When a Lower Unemployment Rate is Bad News

Today, Statistics Canada reported an unemployment rate of 6.9% for September. One might have expected Canada’s unemployment rate falling below 7% for the first time since 2008 to be cause for celebration.

But as Statistics Canada noted, the decline in official unemployment reflected youth dropping out of the job market rather than any notable increase in employment. Of course, one would expect many young people to leave the job market as they return to school in September.

However, Statistics Canada adjusts the figures to factor out such routine changes. Today’s seasonally adjusted figures indicate that 21,000 more young Canadians dropped out of the job market than normally would have in September.

One of the reasons young workers may be discouraged is that, since the recession, Canadian employers have added barely enough jobs to keep pace with population growth. The employment rate – the proportion of working-age people with jobs – remains stuck between 61 and 62 per cent, where it was during the worst of the recession in 2009.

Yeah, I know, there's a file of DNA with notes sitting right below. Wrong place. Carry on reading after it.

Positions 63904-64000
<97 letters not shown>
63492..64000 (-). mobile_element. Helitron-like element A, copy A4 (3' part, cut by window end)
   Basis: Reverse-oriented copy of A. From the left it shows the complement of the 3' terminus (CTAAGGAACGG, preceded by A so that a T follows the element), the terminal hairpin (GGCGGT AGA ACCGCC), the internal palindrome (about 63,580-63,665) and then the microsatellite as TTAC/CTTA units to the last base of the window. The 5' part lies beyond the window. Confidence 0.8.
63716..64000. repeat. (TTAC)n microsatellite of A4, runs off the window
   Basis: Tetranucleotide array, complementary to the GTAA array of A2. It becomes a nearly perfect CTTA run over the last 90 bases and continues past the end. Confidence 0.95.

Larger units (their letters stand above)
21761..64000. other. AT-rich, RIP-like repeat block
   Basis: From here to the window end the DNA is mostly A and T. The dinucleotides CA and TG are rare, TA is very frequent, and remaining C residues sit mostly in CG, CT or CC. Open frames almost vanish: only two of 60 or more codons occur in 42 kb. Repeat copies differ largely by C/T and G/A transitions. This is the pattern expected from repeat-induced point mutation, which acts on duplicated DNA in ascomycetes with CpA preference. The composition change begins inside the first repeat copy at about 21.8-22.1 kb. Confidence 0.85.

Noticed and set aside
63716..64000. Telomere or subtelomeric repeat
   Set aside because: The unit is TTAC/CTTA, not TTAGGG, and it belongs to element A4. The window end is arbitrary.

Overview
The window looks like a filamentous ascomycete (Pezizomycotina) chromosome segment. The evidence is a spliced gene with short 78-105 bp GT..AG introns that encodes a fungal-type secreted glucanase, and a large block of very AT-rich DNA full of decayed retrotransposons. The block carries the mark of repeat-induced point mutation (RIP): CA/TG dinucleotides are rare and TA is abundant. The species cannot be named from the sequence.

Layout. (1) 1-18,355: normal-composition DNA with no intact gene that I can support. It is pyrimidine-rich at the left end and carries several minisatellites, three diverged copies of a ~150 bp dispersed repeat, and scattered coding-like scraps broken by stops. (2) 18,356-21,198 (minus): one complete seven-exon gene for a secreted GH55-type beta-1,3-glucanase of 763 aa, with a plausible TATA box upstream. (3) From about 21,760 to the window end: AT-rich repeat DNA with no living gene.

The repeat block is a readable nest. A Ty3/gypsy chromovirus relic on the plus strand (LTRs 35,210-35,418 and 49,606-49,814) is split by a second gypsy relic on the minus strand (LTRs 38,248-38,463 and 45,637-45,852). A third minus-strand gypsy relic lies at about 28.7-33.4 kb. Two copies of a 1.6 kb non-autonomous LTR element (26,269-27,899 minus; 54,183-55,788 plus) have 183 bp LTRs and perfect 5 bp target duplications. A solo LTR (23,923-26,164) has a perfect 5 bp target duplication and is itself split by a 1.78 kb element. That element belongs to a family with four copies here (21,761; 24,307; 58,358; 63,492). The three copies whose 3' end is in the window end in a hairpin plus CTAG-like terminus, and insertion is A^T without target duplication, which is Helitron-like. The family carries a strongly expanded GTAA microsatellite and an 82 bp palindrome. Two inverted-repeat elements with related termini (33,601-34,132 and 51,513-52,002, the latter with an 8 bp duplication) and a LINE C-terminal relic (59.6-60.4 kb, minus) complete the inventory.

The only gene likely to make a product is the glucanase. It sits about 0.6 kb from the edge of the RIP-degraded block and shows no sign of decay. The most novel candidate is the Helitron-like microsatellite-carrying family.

Employment changes by industry in September provided a caricature of recent economic trends. The only significant job growth was in finance and resource extraction, offset by a substantial drop in manufacturing employment.

The positive news was a shift from self-employment to positions actually paid by an employer and a shift from part-time to full-time employment in September. That bucked a longer-term trend toward more part-time work. Over the past year, the number of hours worked rose by only two-thirds as much as the number of people employed, with employers expanding part-time employment faster than full-time employment.

Erin Weir is an economist with the United Steelworkers union and a CCPA research associate.

UPDATE (October 12): I was interviewed on last night’s CTV National News and am quoted in today’s Toronto Star, Hamilton Spectator, Saskatchewan newspapers, and several other newspapers via Canadian Press.

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